A Conservative Defense of ObamaCare

Reagan's former solicitor general says the individual mandate passes constitutional muster


Opponents of President Barack Obama's health care program lost the legislative battle, but they have high hopes of stopping it yet. That could be accomplished by defeating Obama in 2012 and electing a Republican Congress. Or it could be done sooner, without an election, by the Supreme Court.

But one eminent conservative legal scholar says: Dream on. Harvard Law professor Charles Fried, who was solicitor general under President Ronald Reagan, believes the constitutional argument against ObamaCare is so weak that even the Roberts court will reject it.

The legal challenges argue that it rests on an unconstitutional provision: the requirement that every individual either buy health insurance or pay a fine. The chief proponent of this theory is Georgetown University law professor Randy Barnett, who says the mandate goes beyond Congress' power to regulate interstate commerce.

"Never in this nation's history has the commerce power been used to require a person who does nothing to engage in economic activity," writes Barnett. "Therefore, no decision of the Supreme Court has ever upheld such a claim of power."

The argument gained new credence when two different federal judges ruled the mandate unconstitutional (though two others disagreed). In January, District Judge Roger Vinson concluded, "If Congress can penalize a passive individual for failing to engage in commerce, the enumeration of powers in the Constitution would have been in vain."

Fried, who made an unexpected endorsement of Obama in 2008, disagrees—and says he is the norm among his ideological kindred in the academy. "I have not met any scholars who teach constitutional law and are members of The Federalist Society who think it's unconstitutional," he told me by phone, referring to the libertarian-conservative legal group.

His case is simple: Health insurance is commerce. Congress has the power to regulate commerce. Because it has that power, it may also select the means to achieve its goals. The individual mandate is a permissible way to advance the purpose of expanding access to health care.

His interpretation, says Fried, "goes back to John Marshall," a delegate to the Constitutional Convention and the most important chief justice in Supreme Court history. It was Marshall who definitively explained Congress' right "to make all laws which shall be necessary and proper for carrying into execution" its specified powers.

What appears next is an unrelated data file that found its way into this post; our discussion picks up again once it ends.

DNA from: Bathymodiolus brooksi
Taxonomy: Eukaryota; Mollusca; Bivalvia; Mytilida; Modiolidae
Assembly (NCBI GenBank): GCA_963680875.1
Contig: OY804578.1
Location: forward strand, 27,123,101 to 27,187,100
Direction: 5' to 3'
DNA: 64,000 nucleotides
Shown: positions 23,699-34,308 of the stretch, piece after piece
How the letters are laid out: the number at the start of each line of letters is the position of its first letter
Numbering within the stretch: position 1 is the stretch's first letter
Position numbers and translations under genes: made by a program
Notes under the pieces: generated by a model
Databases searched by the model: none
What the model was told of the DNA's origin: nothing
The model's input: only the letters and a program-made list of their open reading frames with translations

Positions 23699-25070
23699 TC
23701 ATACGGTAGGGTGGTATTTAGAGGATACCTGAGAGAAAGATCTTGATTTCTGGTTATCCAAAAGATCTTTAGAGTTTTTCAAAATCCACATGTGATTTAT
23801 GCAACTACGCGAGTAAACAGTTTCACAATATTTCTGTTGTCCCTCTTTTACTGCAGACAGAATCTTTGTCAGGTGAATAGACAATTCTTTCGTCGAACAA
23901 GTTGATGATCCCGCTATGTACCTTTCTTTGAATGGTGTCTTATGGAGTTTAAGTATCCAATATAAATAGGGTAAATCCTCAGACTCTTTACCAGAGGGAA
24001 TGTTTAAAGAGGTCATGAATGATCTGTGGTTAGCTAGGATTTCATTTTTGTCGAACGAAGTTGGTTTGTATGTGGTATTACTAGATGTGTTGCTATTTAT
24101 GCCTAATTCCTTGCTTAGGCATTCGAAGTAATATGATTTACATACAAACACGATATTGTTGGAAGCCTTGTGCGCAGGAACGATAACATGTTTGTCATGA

"It must have been the intention of those who gave these powers to insure, so far as human prudence could insure, their beneficial execution," he wrote in 1819. "This could not be done by confiding the choice of means to such narrow limits as not to leave it in the power of Congress to adopt any which might be appropriate, and which were conducive to the end."

In this case, the mandate serves a central function. If you compel insurance companies to accept all applicants, you create an incentive for consumers to go uncovered until they get sick, which would either bankrupt insurers or inflate premiums astronomically. Requiring coverage solves that problem by maximizing the size of the insurance pool.

It also eliminates the burden of "free" care that hospitals must provide to "emergency" patients who lack insurance. If taxpayers may be forced to pay for such treatment, the thinking goes, those patients may be forced to get coverage (or else pay a fee for declining).

Fried is not persuaded by the argument that, though the government may regulate activity, regulating inactivity—the failure to buy medical insurance—is an unprecedented violation of personal liberty. Mere novelty, he says, is not disqualifying.

Nor do the Constitution's guarantees of personal liberty necessarily protect an individual's right not to do something. In 1905, the Supreme Court unanimously ruled that the state of Massachusetts could fine anyone who refused to get a smallpox vaccination—a far more intrusive and intimate command than buying insurance.

Besides regarding the mandate as constitutional, Fried sees no defensible way that most of the conservative justices could rule otherwise. Only Clarence Thomas, he says, has written opinions that can support such a narrow interpretation of the Commece Clause.

It may seem like an amazing twist that the same law professor who argues so prominently against the constitutionality of the mandate, Barnett, is a former student of Fried at Harvard Law. The professor thinks there is no real irony. "I taught Randy Barnett torts," Fried says.

Constitutional law? That he learned somewhere else.